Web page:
In plain language, “Political Systems” is understood as the structures – with their respective hierarchical rankings in the tenure of power and pursuant exercise of authority as established by imposition upon or through the option of the people – or simply observed according to the customs and traditions of a community concerned or a given people. And in the governance of people, the primary questions come to fore: One, who are the people governed? Two, who are governing them? Three, how are they governed? Four, why are they thus governed? Five, how come their government remains operative?
In the light of the said questions, there are basically three species of political systems: Royalty or Monarchy. Dictatorship or Tyranny. Republic or Democracy. All other political systems of one kind or another are either their mixtures or derivative. In a way, it can be said that looking at the finality and practicality of a political system in terms of bringing about what is true, right, and just in favor of the people is what basically makes a good political governing system.
While the form of government already says much about how people are governed and who are those governing them, human history nevertheless still says that more than the form of government, what counts more is how really well – rightfully, justly, and properly – the people are governed, particularly in conjunction with their inherent rights and consequent intrinsic dignity, their human needs and ultimate aspirations, their common good and public welfare – including their required socio-economic development.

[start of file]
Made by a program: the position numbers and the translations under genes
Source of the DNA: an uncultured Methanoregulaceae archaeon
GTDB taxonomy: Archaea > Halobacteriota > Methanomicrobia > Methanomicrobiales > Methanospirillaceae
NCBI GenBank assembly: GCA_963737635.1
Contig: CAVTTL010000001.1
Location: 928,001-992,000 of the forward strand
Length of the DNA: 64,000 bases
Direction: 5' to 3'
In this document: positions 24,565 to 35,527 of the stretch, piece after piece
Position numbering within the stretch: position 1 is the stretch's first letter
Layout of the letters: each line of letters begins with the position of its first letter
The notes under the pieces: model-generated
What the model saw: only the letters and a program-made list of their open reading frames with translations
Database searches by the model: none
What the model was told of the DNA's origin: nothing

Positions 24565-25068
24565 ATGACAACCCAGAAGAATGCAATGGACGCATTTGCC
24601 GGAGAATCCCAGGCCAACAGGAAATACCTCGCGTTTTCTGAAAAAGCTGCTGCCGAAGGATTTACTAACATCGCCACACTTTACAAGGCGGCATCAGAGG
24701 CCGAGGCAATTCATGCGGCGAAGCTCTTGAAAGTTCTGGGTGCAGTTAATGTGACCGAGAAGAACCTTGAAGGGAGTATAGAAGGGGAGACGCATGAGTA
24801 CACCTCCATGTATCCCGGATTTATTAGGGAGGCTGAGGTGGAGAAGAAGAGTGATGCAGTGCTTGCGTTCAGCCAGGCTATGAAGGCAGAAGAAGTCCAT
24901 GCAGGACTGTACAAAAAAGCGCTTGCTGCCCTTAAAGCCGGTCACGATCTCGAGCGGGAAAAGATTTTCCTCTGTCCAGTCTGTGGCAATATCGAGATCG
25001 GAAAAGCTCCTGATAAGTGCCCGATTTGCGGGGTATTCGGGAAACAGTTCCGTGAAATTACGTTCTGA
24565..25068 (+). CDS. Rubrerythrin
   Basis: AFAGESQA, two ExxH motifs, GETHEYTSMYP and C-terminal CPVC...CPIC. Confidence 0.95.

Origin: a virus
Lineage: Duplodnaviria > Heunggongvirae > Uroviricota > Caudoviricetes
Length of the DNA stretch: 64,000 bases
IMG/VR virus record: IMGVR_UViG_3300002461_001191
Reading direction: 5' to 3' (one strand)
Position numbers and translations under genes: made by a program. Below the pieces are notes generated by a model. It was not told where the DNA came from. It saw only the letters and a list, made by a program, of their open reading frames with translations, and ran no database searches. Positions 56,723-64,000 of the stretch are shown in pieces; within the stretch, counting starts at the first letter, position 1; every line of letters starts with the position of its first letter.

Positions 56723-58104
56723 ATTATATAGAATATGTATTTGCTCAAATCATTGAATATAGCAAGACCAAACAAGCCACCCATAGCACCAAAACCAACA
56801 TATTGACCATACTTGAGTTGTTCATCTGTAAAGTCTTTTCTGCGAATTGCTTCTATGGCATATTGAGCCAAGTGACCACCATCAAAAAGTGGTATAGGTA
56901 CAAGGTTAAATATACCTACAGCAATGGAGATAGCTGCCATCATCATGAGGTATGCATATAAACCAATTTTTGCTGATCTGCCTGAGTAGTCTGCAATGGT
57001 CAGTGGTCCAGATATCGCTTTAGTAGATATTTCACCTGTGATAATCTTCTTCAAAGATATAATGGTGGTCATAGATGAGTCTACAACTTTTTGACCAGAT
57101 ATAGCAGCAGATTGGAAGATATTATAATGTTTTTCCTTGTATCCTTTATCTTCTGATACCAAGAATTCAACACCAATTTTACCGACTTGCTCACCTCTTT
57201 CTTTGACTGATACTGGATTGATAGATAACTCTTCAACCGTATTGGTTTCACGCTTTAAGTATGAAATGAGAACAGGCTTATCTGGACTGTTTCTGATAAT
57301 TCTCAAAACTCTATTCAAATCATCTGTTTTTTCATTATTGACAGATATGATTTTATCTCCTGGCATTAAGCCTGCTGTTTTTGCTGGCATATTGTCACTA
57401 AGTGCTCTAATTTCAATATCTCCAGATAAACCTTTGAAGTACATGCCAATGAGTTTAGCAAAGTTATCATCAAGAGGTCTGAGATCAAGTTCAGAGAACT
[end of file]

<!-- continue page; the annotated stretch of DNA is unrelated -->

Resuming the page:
In other words, one particular form of government is not necessarily better than the other. In the last analysis, the primary and ultimate measure of what is the best form of government consists on how much common good and/or public welfare benefit the people thus governed. And while it is customary to say that democracy is great, that royalty can be good and dictatorship is bad, it is however not necessarily so. Concretely speaking with regard to democracy as a system or form of government, the following are the standard praised heaped thereupon – in downright reality or but in empty words: First, sovereignty resides in the people governed. Second, the government is established by the people, belongs to the people and works for the people. Third, it is the right of the people to put up their government, to support, change or undo it. Taking such superb blessings of democracy into account, it is said that royalty is passé and dictatorship is taboo.
The Philippines was then governed by royalty, by dictatorship thereafter, and by democracy now. In the last analysis, according to the living experience of the Filipino people, it is not really the form of government that counts but the kind of people governing them.